Okanvango Delta, Botswana
Okavango Delta Walking Safari and Wild Camping, Botswana
“Whatever you hear in the night, do not get out of your tent.” Were the words from our guide just before crashing for the evening. It was only a few hours later that we were awoken to the extremely near sound of animals, I could hear the leaves rustling, tree trunks squeaking and a low grunting. It was definitely the group of elephants we had seen earlier that day. This didn’t really bother me, until I heard the guide get out of his tent and try scare away the herd. In the morning it was explained that the elephant family had been pushing down trees around us and the guide was fearful for our tent being stuck by a fallen branch or trunk.
Wild camping, a boat ride and two walking safaris in the Okavango Delta were what we had signed up for and it was cheap! This was only the second walking safari I had done in ten years and it was just as exciting. There was a continuous scream of insects and different bird calls as we took the relaxing Mokoro ride, (boat carved from a tree trunk) up the river covered in reeds,water lilies and even a few reed frogs that can change their appearance like a chameleon.
The evening walking safari did not disappoint; we came very close to a herd of elephants that seemed very nervous of our presence as they fed on the nearby trees, you could hear the hippos in the distance and Orphan, our guide taught us some tracking skills and told us some animal myths. My favourite one was the reason why a hippo yawns;
The hippo was a carnivorous land animal until the other animals decided it was to be banished, so they set the hippo on fire. It ran to the river to put out the fire and decided from now on it was going to be a water based animal. Now god was not happy because he didn’t want the hippo to eat the fish, so as a compromise the hippo promised to frequently show God its open mouth as proof he would now only be vegetarian. This is apparently the REAL reason hippos yawn so often.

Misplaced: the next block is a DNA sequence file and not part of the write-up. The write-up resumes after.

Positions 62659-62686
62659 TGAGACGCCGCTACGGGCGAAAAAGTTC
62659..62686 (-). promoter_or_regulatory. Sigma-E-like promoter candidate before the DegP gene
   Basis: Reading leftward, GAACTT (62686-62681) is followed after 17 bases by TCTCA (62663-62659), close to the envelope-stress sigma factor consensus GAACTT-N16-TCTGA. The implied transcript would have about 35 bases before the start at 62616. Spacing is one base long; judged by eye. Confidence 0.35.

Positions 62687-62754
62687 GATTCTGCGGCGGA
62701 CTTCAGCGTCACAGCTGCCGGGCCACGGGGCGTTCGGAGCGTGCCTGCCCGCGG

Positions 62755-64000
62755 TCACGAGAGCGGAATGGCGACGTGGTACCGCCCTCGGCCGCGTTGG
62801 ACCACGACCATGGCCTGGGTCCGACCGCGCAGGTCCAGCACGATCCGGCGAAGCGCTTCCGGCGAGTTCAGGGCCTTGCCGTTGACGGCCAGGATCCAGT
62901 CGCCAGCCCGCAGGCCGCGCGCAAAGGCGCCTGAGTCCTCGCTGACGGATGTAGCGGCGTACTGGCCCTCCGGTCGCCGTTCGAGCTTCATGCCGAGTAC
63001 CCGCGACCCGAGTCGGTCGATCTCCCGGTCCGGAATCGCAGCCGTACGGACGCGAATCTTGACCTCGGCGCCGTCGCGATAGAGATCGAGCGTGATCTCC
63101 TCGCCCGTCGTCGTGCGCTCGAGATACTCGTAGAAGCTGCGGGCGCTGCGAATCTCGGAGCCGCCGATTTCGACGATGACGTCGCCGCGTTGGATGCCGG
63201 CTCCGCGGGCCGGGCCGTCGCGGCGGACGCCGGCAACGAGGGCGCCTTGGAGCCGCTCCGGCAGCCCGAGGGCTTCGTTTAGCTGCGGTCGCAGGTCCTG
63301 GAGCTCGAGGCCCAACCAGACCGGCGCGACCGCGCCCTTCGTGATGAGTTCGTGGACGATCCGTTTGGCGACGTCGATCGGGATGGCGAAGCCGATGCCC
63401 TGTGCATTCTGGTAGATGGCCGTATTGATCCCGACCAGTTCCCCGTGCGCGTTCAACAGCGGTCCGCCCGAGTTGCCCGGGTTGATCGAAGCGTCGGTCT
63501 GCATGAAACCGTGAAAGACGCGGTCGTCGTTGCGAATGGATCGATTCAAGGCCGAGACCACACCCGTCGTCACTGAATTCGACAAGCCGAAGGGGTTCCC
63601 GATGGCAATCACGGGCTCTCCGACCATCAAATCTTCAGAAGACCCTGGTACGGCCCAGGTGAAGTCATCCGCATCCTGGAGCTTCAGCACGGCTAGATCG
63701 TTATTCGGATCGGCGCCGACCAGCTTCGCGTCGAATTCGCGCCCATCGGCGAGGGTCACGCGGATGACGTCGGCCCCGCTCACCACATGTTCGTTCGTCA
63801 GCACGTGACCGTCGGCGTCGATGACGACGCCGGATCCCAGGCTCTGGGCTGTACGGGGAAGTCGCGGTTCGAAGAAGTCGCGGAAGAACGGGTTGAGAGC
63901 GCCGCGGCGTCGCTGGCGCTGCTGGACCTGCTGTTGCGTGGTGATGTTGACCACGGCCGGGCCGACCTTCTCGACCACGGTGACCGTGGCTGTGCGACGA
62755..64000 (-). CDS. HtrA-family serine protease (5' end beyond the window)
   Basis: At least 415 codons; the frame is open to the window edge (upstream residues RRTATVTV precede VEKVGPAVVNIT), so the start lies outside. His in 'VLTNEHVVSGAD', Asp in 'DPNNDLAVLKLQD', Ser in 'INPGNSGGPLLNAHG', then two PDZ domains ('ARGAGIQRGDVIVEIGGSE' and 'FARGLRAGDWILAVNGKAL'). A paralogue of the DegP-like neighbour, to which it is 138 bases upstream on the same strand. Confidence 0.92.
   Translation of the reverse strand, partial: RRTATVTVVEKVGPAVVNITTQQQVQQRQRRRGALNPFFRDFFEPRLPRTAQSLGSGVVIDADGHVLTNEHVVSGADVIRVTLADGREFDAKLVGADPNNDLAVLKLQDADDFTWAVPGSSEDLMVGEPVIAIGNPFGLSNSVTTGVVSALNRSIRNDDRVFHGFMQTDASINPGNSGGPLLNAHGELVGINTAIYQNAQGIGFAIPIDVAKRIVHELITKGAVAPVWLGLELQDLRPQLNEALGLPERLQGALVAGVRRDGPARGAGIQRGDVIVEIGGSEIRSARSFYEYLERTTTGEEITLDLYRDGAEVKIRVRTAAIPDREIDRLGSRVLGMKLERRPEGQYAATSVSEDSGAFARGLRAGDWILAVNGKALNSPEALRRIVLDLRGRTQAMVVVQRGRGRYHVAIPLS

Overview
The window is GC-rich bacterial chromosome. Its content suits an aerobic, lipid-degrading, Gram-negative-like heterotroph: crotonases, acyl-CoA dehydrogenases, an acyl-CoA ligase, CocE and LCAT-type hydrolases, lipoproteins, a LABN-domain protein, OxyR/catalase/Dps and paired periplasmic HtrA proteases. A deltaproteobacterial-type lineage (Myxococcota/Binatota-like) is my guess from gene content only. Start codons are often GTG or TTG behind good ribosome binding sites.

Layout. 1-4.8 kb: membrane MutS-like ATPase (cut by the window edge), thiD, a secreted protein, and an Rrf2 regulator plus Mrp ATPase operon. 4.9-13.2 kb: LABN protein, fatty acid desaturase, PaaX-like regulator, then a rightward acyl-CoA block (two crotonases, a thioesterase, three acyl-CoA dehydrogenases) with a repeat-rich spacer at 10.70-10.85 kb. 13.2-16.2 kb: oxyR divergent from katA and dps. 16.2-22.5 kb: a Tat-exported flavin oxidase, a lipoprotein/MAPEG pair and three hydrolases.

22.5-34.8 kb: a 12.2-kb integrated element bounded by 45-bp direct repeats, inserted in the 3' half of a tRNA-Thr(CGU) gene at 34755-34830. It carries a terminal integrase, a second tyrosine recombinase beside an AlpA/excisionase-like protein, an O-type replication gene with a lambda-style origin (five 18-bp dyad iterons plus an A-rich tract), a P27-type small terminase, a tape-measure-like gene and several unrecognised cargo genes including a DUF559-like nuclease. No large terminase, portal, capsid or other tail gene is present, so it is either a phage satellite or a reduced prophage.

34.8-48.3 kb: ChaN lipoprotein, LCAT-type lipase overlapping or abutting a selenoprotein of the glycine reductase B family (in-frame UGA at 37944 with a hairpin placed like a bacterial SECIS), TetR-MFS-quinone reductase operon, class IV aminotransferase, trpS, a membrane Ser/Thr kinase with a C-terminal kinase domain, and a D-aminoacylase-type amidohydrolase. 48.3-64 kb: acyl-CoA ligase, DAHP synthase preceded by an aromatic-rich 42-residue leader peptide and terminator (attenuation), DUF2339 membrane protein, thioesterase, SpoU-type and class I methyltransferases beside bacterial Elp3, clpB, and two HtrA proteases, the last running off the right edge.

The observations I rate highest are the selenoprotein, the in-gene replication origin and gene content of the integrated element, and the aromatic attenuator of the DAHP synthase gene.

Having requested a closer encounter with hippos, the next day’s morning safari did not disappoint. In the mokoro boat, Orphan got closer and closer to a group of hippos lolling around in the water. He started to hit the side of the boat to draw the hippos closer, let’s just say a little too close! We had probably just come between a mother and her young as the hippos suddenly started to approach us quite aggressively. Orphan tried to hide us behind some reeds, but I was getting rather restless as I was the person in the front of the boat. Luckily the reeds gave way and we were able to retreat back to land and far away from one of Africa’s most dangerous animals.
For a cheap and very professional guide
Orphan (not a joke, this is really his name) has been doing this line of work for many years with large safari companies and is just starting his own tour guiding business, this is why you won’t find this trip cheaper with anyone else.